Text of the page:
Fire Climatology in the western United States: introduction to special issue
Document Type: Journal Article
Author(s): T. W. Swetnam; R. S. Anderson
Publication Year: 2008

Cataloging Information

  • charcoal
  • dendrochronology
  • fire scar analysis
  • paleoecology
  • pollen
  • sedimentation
Record Maintained By:
Record Last Modified: June 1, 2018
FRAMES Record Number: 46491
Tall Timbers Record Number: 22237
TTRS Location Status: In-file
TTRS Call Number: Journals-I
TTRS Abstract Status: Okay, Fair use, Reproduced by permission

This bibliographic record was either created or modified by the Tall Timbers Research Station and Land Conservancy and is provided without charge to promote research and education in Fire Ecology. The E.V. Komarek Fire Ecology Database is the intellectual property of the Tall Timbers Research Station and Land Conservancy.


Advances in fire climatology have derived from recent studies of modern and paleoecological records. We convened a series of workshops and a conference session to report and review regional-scale findings, and these meetings led to the 10 papers in this special issue. Two papers focus on fire and climate patterns in the modern era using documentary records, four papers utilise tree rings to evaluate recent centuries of change, and four papers evaluate charcoal and pollen in lake, bog, and alluvial sediments over the Holocene. Here we summarise some of the key findings from these papers in the context of other recent fire climatology literature. These studies illustrate the value of long-term perspectives and spatial networks of fire and climate data in discovering the patterns and modes of past fire regime and climate variations. © IAWF 2008. Reproduced from the International Journal of Wildland Fire (Thomas W. Swetnam and R. Scott Anderson, 2008) with the kind permission of CSIRO PUBLISHING on behalf of the International Association of Wildland Fire.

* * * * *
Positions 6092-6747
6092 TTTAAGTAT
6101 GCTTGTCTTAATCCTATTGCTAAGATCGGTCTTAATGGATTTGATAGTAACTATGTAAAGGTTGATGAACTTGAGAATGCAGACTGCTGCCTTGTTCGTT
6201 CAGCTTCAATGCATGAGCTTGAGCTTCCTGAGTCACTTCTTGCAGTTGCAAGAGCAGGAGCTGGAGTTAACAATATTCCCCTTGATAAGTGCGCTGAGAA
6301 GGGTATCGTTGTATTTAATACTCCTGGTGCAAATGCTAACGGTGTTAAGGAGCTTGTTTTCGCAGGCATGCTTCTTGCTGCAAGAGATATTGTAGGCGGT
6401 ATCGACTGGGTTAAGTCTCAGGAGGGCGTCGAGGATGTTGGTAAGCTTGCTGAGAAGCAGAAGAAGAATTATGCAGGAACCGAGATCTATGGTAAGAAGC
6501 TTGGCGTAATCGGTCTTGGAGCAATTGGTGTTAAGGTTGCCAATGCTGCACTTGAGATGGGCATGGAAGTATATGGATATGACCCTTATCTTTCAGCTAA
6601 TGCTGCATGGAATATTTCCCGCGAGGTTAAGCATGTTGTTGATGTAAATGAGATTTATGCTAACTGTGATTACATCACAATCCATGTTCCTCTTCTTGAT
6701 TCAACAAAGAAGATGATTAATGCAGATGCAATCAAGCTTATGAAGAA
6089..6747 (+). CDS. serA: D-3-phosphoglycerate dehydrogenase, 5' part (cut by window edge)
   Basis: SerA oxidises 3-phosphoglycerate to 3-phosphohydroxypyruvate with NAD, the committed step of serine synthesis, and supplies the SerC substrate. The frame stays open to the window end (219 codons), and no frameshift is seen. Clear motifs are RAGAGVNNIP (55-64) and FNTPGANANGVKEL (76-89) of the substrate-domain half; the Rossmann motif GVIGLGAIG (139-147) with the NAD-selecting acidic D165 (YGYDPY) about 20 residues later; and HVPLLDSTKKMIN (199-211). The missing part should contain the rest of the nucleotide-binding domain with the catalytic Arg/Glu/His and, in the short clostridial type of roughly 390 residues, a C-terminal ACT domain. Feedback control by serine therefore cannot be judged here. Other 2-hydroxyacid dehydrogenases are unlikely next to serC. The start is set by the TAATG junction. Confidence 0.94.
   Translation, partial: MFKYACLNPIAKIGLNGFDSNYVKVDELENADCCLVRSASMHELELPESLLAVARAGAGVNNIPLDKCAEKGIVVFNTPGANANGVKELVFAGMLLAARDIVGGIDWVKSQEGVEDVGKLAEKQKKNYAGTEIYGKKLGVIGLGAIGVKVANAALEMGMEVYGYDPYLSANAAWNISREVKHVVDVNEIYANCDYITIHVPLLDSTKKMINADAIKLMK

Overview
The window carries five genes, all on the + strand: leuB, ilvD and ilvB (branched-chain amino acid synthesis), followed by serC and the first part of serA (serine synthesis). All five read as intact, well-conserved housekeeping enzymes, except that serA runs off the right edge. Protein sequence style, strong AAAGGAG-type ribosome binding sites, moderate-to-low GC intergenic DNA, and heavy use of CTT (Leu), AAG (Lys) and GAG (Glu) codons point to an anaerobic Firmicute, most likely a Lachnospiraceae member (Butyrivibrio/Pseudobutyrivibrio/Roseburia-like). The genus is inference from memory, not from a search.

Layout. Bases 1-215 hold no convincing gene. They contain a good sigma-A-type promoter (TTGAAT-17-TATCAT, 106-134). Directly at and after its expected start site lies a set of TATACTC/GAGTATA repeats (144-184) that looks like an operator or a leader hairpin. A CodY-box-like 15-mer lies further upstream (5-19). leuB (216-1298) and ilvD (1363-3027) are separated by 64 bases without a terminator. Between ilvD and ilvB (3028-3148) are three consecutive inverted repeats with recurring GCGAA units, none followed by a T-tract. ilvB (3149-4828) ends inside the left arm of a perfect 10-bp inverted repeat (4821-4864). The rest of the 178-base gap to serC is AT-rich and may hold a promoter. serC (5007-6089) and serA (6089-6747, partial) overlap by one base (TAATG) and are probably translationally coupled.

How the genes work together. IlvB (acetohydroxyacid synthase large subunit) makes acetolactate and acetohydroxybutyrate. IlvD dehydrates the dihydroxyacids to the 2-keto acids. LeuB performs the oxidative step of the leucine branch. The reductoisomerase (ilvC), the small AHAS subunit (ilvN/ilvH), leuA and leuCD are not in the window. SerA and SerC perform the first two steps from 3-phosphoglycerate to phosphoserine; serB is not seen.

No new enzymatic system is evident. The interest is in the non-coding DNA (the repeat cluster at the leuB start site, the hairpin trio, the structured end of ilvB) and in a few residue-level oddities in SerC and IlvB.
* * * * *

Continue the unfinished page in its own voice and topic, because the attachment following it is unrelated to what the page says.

Online Link(s):
Swetnam, T. W., and R. S. Anderson. 2008. Fire Climatology in the western United States: introduction to special issue. International Journal of Wildland Fire, v. 17, no. 1, p. 1-7. 10.1071/.